Apple brandy was probably used during the Napoleonic wars as both an antiseptic and anaesthetic. It was certainly supplied to many of the French ships for their sailors when they called into the Normandy ports. The appellation “Calvados” however, is a much more modern term officially given in 1942 (although the name was given to a Normandy department in 1790). Driving from the Normandy ports in a southerly direction one passes the apple and pear orchards of the top cru, Pays d’Auge, a land famous for its cheese and cidre, the basis of the calvados spirit. Like cognac, calvados must be double-distilled in pot stills and aged in oak casks. The industry is small and has not grown significantly since the war, so vintages are relatively scarce. Anything made before 1960 is considered “old”.
A range of different apples are used initially to create the finest cidre - bitter, bitter sweet, acidic and sweet. These apples have low levels of acidity so small, firm, Perry pears are also added. This addition, usually 12 – 15 % of the total, is essential as it increases the acidity of the cidre to the level required for distillation. Therefore some calvados, especially young ones, can have a pear drop taste which many people dislike. With long barrel ageing this is significantly reduced because the calvados builds a richness which masks the pungency of the Perry pear. Another method of masking this flavour is to harvest only naturally fallen apples which have started to go brown. At this stage the water content of the apple has dropped and the sugar content is at its highest. These apples produce a sweeter cider and ultimately a sweeter calvados, with baked apple aromas and flavours.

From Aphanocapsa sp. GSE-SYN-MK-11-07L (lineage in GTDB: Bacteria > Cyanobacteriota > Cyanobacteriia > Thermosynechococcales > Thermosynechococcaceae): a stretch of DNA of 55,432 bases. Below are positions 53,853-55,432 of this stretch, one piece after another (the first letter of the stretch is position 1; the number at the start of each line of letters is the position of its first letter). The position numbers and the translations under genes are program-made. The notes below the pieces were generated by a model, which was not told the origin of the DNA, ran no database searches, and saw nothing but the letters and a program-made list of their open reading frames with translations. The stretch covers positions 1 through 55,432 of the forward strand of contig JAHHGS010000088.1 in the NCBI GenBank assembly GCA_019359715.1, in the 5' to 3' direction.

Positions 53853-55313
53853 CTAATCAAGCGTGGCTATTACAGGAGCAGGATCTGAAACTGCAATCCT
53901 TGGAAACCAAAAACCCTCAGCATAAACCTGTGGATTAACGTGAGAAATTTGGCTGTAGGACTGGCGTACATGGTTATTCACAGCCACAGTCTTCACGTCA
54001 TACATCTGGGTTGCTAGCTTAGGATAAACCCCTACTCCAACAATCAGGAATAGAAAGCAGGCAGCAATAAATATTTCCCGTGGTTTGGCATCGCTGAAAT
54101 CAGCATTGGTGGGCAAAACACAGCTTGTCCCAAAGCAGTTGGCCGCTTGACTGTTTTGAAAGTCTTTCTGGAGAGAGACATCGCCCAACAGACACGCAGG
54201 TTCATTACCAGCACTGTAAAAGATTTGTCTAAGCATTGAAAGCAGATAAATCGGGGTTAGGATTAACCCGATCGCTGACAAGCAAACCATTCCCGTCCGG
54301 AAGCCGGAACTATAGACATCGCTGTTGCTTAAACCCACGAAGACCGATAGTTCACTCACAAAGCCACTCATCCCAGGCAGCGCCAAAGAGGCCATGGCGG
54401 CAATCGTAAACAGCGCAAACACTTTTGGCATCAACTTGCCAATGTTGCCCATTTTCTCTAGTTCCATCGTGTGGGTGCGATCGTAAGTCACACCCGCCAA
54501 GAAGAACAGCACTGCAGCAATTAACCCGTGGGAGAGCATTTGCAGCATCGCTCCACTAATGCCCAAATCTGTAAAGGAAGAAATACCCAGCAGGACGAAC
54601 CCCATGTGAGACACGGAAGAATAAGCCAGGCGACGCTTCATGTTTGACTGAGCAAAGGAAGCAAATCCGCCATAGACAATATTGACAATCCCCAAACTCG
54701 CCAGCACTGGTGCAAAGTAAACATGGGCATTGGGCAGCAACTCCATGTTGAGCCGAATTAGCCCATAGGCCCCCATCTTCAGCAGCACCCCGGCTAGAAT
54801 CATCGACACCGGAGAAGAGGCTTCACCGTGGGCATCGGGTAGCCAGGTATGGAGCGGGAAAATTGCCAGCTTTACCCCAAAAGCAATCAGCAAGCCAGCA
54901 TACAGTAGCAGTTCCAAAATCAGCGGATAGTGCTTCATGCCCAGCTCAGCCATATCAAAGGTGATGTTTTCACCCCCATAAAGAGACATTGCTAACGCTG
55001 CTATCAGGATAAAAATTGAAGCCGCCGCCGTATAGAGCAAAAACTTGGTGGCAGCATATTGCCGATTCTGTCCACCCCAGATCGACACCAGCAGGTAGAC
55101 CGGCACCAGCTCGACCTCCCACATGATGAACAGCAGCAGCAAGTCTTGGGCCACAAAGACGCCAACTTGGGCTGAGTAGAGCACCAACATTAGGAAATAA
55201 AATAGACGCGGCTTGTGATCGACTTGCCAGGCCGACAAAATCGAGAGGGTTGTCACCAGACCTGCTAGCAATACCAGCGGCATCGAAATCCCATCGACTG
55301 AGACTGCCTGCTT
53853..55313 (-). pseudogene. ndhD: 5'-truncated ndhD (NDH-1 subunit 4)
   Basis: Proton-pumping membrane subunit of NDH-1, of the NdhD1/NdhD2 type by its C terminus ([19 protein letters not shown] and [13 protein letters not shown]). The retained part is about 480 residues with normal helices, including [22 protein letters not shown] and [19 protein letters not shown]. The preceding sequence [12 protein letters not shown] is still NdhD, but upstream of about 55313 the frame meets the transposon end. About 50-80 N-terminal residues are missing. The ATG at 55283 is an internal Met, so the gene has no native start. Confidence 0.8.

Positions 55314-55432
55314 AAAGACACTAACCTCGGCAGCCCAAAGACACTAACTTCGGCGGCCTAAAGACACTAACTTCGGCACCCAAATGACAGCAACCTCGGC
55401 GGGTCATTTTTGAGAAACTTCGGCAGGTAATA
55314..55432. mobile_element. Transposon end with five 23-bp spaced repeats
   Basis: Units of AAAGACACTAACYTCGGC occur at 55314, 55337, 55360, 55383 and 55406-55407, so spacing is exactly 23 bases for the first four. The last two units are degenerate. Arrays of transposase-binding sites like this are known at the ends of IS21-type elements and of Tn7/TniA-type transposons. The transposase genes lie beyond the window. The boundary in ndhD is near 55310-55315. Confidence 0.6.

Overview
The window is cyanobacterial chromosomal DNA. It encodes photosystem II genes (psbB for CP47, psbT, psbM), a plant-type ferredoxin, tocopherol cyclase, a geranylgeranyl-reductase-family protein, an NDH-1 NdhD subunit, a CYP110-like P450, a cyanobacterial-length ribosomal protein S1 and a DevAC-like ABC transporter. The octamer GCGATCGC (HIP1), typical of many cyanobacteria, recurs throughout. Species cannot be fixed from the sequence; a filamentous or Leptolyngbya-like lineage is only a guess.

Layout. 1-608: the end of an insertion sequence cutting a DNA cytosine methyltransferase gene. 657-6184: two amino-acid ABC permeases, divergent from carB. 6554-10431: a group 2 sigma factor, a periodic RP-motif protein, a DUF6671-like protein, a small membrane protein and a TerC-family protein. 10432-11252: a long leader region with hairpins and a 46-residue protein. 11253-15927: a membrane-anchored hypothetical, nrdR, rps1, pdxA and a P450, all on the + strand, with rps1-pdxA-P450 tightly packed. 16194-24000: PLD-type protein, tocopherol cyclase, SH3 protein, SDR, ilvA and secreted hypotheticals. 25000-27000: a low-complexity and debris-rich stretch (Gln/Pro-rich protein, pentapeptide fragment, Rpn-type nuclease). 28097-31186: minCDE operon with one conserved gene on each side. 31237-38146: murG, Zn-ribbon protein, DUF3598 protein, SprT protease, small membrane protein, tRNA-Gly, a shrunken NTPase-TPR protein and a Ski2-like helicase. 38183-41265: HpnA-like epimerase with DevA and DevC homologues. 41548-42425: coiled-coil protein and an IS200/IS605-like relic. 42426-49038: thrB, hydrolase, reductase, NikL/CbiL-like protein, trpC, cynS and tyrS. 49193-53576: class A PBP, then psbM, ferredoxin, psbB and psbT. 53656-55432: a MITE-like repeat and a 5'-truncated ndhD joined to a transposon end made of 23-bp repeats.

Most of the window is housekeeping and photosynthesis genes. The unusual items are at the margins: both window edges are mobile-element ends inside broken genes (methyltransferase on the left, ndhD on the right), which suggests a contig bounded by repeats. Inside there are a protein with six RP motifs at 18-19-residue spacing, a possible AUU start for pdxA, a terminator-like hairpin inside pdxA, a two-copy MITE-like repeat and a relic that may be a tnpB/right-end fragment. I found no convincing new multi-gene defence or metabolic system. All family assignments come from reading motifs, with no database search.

At Brandyclassics we only stock Pays d’Auge calvados which have been well-aged. It is becoming increasingly difficult to find rare, vintage calvados.